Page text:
Following today’s release of Sainsbury’s figures for Q3 FY2021/22; Zoe Mills, senior retail analyst at GlobalData, a leading data and analytics company, offers her view: “Despite this somewhat lacklustre Q3 performance, Sainsbury’s will not be too disheartened given the backdrop of these results, namely that they are against a strong comparative period significantly impacted by the ongoing COVID-19 pandemic. Its grocery division held up best with a minor decline of 1.1% year-on-year and is up 6.6% on a two-year basis. This highlights that its Food First strategy continues to be the right move in rejuvenating its food proposition in light of the competition in the value segment of this sector. Indeed, with grocery sales up 0.1% for the six weeks to 8 January 2022, its performance only just falls short of Aldi, which reported its UK sales were up 0.4% for the December 2021 period, supported by its own Aldi price matching scheme and My Nectar Prices initiative. Structural cost savings and higher grocery volumes have resulted in a forecast rise in expected full-year profits to at least £720m. However, if Sainsbury’s does achieve this lower end of guidance, underlying pre-tax profits would still be down £10m on FY2020/21.
“While Sainsbury’s focus in its food proposition during the pandemic has been apt as consumers face rising prices elsewhere (such as in their energy bills), more attention must be given to its non-food proposition this year. General merchandise (GM) sales have worsened during the financial year, going from a single digit decrease in Q1 to declines of 16.0% in Q3. This was driven by its Argos fascia (-16.1%), which shuttered 27 standalone stores in the quarter and supply chain issues in core sectors. Indeed, key gifting sectors such as technology, gaming and toys saw double-digit declines during the period. While a decrease in GM sales was expected, with sectors such as electricals and home proving more popular during the height of the pandemic in 2020, a 9.1% sales decline on a two-year basis highlights a greater urgency to ensure former Argos customers are transferred to Argos’ shop-in-shops in its Sainsbury’s locations, and give more attention to its Argos USP given its competitors lack a robust non-food offer.”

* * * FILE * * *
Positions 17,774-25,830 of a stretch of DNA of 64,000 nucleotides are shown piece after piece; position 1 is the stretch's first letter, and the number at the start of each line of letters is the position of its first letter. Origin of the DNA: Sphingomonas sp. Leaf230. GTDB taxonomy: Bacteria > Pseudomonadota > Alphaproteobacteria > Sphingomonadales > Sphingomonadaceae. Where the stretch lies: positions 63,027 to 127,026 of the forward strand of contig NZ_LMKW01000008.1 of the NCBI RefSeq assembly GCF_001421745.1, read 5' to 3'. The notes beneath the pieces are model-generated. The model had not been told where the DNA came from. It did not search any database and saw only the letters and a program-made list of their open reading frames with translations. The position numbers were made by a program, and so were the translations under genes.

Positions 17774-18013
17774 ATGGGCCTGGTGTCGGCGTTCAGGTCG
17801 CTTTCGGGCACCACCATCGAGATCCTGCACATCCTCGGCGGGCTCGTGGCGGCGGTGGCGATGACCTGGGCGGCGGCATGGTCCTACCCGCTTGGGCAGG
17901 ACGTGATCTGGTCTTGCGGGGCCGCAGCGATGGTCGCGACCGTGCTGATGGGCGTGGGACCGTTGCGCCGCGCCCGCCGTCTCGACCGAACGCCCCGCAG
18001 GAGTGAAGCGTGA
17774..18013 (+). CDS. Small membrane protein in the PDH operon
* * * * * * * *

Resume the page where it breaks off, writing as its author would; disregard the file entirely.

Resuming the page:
Richard Lim, CEO, Retail Economics said: “These are very encouraging figures, portraying a defiant consumer who prioritised Christmas get-togethers despite rising anxieties about the virus. Food sales held up well against the previous year (given the restrictions 2020) as more family gatherings took place and consumers indulged across premium lines.
“To ensure a covid-free Christmas, many people limited their social interactions in the run-up the big day, boosting home-cooked meals to the detriment of the hospitality sector. This displacement of spending from bars, restaurants and pubs supported food sales over the period.
“The retailer was also much better placed to cope with the surge in online grocery sales having invested heavily to boost capacity and improve efficiency over the last couple of years. A wave of new online grocery shoppers helped almost double sales on 2019 levels.”